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Let $A$ be a commutative ring. For every set $I$, $A^{\mathbb{N}^{(I)}}$ is the algebra of formal power series.

Suppose $\sigma:I\rightarrow J$ is a bijection. Ignoring topology, what is the canonical algebra isomorphism between $A^{\mathbb{N}^{(I)}}$ and $A^{\mathbb{N}^{(J)}}$?

For example, let $(\alpha_\nu)_{\nu\in\mathbb{N}^{(I)}}$ be an element of $A^{\mathbb{N}^{(I)}}$, what should be the image of this element in $A^{\mathbb{N}^{(J)}}$?

Edit:

Since $\sigma$ is a bijection, there exists a monoid isomorphism $f:\mathbb{N}^{(I)}\rightarrow\mathbb{N}^{(J)}$ such that $$f\circ\delta=\delta'\circ\sigma,$$ where $\delta,\delta'$ are the canonical injections of $I\rightarrow\mathbb{N}^{(I)}$ and $J\rightarrow\mathbb{N}^{(J)}$, respectively. Now, from set theory, we know that the mapping $$g:A^{\mathbb{N}^{(I)}}\rightarrow A^{\mathbb{N}^{(J)}},\,(\alpha_\nu)_{\nu\in\mathbb{N}^{(I)}}\mapsto(\alpha_{f^{-1}(\mu)})_{\mu\in\mathbb{N}^{(J)}}$$ is a bijection.

Definition: By $\mathbf{N}^{(I)}$ denote the subset of $\mathbf{N}^{I}$ consisting of sequences with finite support.

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    $\begingroup$ Why would you ignore the topology? The topology (or equivalently, the filtration given by the gradation) is essential. The image should be: replace each $i\in I$ (in the index) by its image in $J$. What else would it be? $\endgroup$ – tomasz Jun 9 at 16:21
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    $\begingroup$ It would be helpful if you wrote down the definitions of these objects. I'm kind of guessing here, since I'm not familiar with this notation, so I may be misunderstanding something. $\endgroup$ – tomasz Jun 9 at 16:55
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    $\begingroup$ Yes, that works. I was thinking about the question in the title, though. I think the formal power series ring is a free object in an appropriate category (something like the category of complete filtered commutative $A$-algebras), similarly to the polynomial ring, but I can't quite work it out now. $\endgroup$ – tomasz Jun 9 at 19:57
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    $\begingroup$ The question in the body of your post is at best tangentially related to the title of the post. $\endgroup$ – Eric Wofsey Jun 9 at 21:37
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    $\begingroup$ @Falq: It's enough to check monomials, or equivalently, coefficient by coefficient. The coefficient at $X^{\sigma(\nu)}$ is by definition $a_{\sigma^{-1}\sigma(\nu)}=a_{\nu}$. $\endgroup$ – tomasz Jun 10 at 13:48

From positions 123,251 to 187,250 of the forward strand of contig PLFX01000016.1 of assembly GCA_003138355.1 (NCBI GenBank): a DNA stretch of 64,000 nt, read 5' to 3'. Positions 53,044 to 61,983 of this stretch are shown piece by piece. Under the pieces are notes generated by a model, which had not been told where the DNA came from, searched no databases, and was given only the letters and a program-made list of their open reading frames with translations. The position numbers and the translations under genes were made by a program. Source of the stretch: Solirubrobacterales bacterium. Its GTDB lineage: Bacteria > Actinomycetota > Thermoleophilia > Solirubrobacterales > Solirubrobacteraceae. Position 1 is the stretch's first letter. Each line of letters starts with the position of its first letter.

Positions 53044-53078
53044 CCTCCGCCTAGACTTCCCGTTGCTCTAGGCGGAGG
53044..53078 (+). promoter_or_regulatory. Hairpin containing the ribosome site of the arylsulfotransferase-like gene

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A more common notation is $A[[\{T_i\}_{i \in I}]]$. If $\sigma : I \to J$ is a map, it induces a unique continuous ring homomorphism $A[[\{T_i\}_{i \in I}]] \to A[[\{T_j\}_{j \in J}]]$ which extends the identity on $A$ and maps $T_i \mapsto T_{\sigma(i)}$. Thus, it maps a general power series $$\sum_{\mu \in \mathbb{N}^{(I)}} p_{\mu} \cdot \prod_{i \in I} (T_i)^{\mu_i}$$ to the power series $$\sum_{\mu \in \mathbb{N}^{(I)}} p_{\mu} \cdot \prod_{i \in I} (T_{\sigma(i)})^{\mu_i} = \sum_{\nu \in \mathbb{N}^{(J)}} \left(\sum_{\Large \mu \in \mathbb{N}^{(I)}, \, \nu_j = \sum_{\sigma(i)=j} \mu_i} p_{\mu}\right)\cdot \prod_{j \in J} T_j^{\nu_j}.$$ When you ignore the topology, uniqueness fails, and you need to verify that the above formula indeed defines a ring homomorphism.

The whole construction is compatible with composition (it defines a functor), so a bijection $I \to J$ gets mapped to an isomorphism $A[[\{T_i\}_{i \in I}]] \to A[[\{T_j\}_{j \in J}]]$.

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  • $\begingroup$ Martin, sorry to bother you again..In the right hand side of the last equation, is the index set $\{\mu\in\mathbb{N}^{(I)}\ |\ \nu_j=\sum_{\sigma(i)=j}\mu_j,\,\forall j\in J\}$ supposed to be finite? I am not able to see this $\endgroup$ – Falq Jun 15 at 17:09
  • $\begingroup$ Notice that $\mu_i \leq \nu_{\sigma(i)}$. From this finiteness easily follows. $\endgroup$ – Martin Brandenburg Jun 15 at 18:49
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I think @tomasz' deleted answer goes in a direction most appealing to me (at least by this point...), namely, to say that a "formal power series ring" $R[[\{x_i\}]]$ over a commutative ring $R$ (probably with identity) in variables $\{x_i:i\in I\}$ is a/the projective limit of quotients $R[\{x_i\}]/I_d$ of polynomial rings $R[\{x_i\}]$ by the ideals $I_d$ consisting of polynomials of total degree $>d$.

The projective limit characterization is that a map to the proj lim is given by a compatible family of maps to the limitands. A bijection of the index sets of the variables identifies the ideals $I_d$, etc.

Really, this amounts to an assertion that an isomorphism of index sets in the category of sets induces an isomorphism of corresponding formal power series rings (with fixed ring $R$).

In particular, and maybe this is an implicit question, the postulated uniqueness of the map to the proj lim, induced by a compatible family of maps to the limitands, shows that there is a unique self-map of that proj lim that respects all those maps. So, "unique up to unique isomorphism", with that latter qualification having some significance.

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  • $\begingroup$ Thank you Paul! I went for Martin's because I am still not clear about projective limit side of the story. But this is a good answer because it's something I can try to understand next. $\endgroup$ – Falq Jun 14 at 16:14
  • $\begingroup$ @Falq, glad it's helpful. I remember in my own trajectory, it took a while to appreciate the virtues of "characterization" rather than "construction"... :) $\endgroup$ – paul garrett Jun 14 at 17:07

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